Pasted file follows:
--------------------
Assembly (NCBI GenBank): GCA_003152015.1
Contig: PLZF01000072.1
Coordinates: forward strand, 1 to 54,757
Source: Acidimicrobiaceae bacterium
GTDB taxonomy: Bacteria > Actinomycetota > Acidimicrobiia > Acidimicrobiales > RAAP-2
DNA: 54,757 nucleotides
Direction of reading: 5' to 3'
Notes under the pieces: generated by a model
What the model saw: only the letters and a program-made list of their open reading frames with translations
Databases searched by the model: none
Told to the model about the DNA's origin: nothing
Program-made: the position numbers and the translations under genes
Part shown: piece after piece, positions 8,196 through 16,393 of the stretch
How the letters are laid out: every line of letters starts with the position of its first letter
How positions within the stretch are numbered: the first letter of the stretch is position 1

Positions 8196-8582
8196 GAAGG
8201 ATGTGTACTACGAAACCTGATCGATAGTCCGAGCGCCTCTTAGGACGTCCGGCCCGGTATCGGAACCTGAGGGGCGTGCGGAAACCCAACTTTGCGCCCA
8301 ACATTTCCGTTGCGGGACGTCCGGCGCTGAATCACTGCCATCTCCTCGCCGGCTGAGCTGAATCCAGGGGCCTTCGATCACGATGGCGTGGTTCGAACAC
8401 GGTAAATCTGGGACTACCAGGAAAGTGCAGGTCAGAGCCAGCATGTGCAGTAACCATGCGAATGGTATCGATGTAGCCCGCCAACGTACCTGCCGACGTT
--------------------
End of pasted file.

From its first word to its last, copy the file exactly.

Assembly (NCBI GenBank): GCA_003152015.1
Contig: PLZF01000072.1
Coordinates: forward strand, 1 to 54,757
Source: Acidimicrobiaceae bacterium
GTDB taxonomy: Bacteria > Actinomycetota > Acidimicrobiia > Acidimicrobiales > RAAP-2
DNA: 54,757 nucleotides
Direction of reading: 5' to 3'
Notes under the pieces: generated by a model
What the model saw: only the letters and a program-made list of their open reading frames with translations
Databases searched by the model: none
Told to the model about the DNA's origin: nothing
Program-made: the position numbers and the translations under genes
Part shown: piece after piece, positions 8,196 through 16,393 of the stretch
How the letters are laid out: every line of letters starts with the position of its first letter
How positions within the stretch are numbered: the first letter of the stretch is position 1

Positions 8196-8582
8196 GAAGG
8201 ATGTGTACTACGAAACCTGATCGATAGTCCGAGCGCCTCTTAGGACGTCCGGCCCGGTATCGGAACCTGAGGGGCGTGCGGAAACCCAACTTTGCGCCCA
8301 ACATTTCCGTTGCGGGACGTCCGGCGCTGAATCACTGCCATCTCCTCGCCGGCTGAGCTGAATCCAGGGGCCTTCGATCACGATGGCGTGGTTCGAACAC
8401 GGTAAATCTGGGACTACCAGGAAAGTGCAGGTCAGAGCCAGCATGTGCAGTAACCATGCGAATGGTATCGATGTAGCCCGCCAACGTACCTGCCGACGTT